Madridge Journal of Dentistry and Oral Surgery

ISSN: 2639-0434

International Conference on Dentistry
April 3-5, 2017 Dubai, UAE

Biomimetic oral appliance therapy as a possible solution for obstructive sleep apnea

Dave Singh and Mark Kraver

BioModeling Solutions, USA

DOI: 10.18689/2639-0434.a1.005

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Various modalities are available for the treatment of obstructive sleep apnea (OSA), including: continuous positive airway pressure (CPAP), surgical interventions, and mandibular advancement devices (MADs). A 54 year old male reported to our office with symptoms of daytime sleepiness. Screening for OSA, he scored 15 on an Epworth sleepiness scale (ESS). This screening was followed by a home sleep study (HST), which demonstrated an AHI of 27hr-1 with 13% of total sleep time in REM, and a mean oxygen desaturation nadir (SpO2) of 86%. Craniofacial and intra-oral examination revealed he had extensive, bilateral torus mandibularis with an intermolar maxillary bone width of 34mm. Therefore, treatment with biomimetic oral appliance therapy (BOAT) was discussed. BOAT differs from MADs in that it consists of simultaneous, non-surgical, midfacial redevelopment in combination with mandibular repositioning. After obtaining informed consent, the patient elected to undergo surgical reduction of the mandibular tori followed by BOAT, since these devices are FDA-approved. After 6 months of BOAT, he scored 2 on a follow up ESS. On intra-oral examination, it was found the intermolar bone width had increased to 36mm. Therefore, another HST was performed with no device in the mouth while sleeping, which demonstrated the AHI fell to 5.3hr-1hr; and he spent 27% of sleep time in REM sleep, with a mean SpO2 of 93% without any appliances in the mouth. These findings suggest that BOAT may represent a potential cure for OSA. However, long term follow-up is warranted to ensure that the current sleep quality is maintained.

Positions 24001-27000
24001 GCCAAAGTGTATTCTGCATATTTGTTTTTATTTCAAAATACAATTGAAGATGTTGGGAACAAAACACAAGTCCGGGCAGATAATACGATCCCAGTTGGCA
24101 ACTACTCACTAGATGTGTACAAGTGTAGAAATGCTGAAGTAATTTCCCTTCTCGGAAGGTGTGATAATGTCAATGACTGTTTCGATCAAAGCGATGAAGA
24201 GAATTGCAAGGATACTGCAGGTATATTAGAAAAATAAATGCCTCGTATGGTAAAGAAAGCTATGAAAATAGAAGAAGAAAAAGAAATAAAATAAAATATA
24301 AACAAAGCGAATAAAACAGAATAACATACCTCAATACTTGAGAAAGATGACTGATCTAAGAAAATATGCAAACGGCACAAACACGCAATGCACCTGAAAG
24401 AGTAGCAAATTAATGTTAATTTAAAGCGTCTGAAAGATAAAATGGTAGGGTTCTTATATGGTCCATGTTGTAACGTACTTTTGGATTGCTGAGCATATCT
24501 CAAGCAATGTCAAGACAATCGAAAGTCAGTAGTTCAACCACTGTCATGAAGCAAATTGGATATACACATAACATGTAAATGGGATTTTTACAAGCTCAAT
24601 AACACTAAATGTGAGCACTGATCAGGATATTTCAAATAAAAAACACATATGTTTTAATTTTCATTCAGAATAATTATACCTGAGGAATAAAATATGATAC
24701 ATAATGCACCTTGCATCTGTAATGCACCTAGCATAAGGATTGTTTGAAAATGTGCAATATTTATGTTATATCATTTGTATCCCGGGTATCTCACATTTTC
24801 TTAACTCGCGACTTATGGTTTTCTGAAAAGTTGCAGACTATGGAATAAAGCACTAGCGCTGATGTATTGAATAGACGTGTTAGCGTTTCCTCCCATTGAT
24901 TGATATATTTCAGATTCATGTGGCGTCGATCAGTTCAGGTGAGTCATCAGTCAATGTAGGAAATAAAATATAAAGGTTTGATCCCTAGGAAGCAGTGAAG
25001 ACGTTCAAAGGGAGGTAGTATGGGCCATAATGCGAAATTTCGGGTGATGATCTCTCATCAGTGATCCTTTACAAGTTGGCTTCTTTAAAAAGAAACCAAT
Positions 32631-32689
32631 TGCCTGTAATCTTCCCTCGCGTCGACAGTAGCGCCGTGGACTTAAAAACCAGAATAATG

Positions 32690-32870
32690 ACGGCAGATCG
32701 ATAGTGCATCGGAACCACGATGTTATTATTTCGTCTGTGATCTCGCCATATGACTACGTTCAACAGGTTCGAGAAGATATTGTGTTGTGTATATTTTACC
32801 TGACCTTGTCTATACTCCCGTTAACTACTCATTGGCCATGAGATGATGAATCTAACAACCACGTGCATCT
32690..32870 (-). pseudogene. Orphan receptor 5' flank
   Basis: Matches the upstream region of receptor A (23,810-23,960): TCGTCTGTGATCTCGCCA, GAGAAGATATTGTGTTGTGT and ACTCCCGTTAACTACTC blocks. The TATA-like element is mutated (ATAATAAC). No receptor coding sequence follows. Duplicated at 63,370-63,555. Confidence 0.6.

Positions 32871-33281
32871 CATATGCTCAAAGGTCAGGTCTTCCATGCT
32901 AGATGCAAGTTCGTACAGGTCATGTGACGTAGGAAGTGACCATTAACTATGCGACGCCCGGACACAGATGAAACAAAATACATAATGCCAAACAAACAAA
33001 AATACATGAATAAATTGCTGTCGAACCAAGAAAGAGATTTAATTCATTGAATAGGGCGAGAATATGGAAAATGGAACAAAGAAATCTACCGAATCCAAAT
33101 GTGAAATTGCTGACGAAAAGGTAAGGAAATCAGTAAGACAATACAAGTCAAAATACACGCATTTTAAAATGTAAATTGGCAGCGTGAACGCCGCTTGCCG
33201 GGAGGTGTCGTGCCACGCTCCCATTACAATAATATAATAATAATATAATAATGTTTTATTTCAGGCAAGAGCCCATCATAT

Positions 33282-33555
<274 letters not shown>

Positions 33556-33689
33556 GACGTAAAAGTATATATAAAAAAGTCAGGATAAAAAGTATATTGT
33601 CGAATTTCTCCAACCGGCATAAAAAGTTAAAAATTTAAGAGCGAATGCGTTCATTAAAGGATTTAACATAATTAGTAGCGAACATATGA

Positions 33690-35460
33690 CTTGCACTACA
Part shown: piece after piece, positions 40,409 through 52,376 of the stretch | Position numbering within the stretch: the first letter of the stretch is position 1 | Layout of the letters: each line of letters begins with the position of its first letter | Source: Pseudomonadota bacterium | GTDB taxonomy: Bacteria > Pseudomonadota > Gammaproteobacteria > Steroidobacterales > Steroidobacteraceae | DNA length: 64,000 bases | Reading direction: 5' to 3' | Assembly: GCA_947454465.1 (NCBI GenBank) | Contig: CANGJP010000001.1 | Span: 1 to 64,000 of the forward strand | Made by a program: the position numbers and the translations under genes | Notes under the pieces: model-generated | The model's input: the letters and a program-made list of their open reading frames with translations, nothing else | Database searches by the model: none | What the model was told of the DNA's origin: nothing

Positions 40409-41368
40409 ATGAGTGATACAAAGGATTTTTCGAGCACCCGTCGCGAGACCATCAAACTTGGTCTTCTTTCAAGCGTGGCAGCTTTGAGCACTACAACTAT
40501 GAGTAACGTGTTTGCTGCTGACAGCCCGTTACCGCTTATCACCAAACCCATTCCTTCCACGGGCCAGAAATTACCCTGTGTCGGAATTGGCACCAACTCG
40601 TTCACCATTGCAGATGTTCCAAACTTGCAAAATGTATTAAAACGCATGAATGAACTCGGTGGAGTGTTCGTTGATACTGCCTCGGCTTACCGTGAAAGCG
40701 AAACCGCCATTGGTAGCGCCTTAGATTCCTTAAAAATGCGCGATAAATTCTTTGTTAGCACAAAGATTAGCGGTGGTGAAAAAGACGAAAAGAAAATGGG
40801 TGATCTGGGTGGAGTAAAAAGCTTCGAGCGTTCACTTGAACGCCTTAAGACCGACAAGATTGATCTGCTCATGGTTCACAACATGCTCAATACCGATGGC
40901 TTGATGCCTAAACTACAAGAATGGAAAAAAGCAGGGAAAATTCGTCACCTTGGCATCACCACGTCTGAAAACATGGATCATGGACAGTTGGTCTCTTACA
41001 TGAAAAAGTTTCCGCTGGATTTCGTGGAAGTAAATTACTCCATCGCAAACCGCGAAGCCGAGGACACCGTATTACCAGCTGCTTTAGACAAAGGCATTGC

Prof. Dave Singh is a US citizen who was born, educated and trained in England, UK. He holds three doctorates (from the universities of Newcastle, Bristol and Dundee, UK). He is a member of the World Association of Sleep Medicine and Fellow of the World Federation of Orthodontists. He has about 200 publications in the medical, dental and orthodontic literature. Previously, he was Visiting Professor at University of Michigan and University of Hawaii, USA. In addition, at the Center of Craniofacial Disorders, UPR, he led a NIH-NIDCR funded program of research. Currently, he is the CEO of BioModeling Solutions, Inc.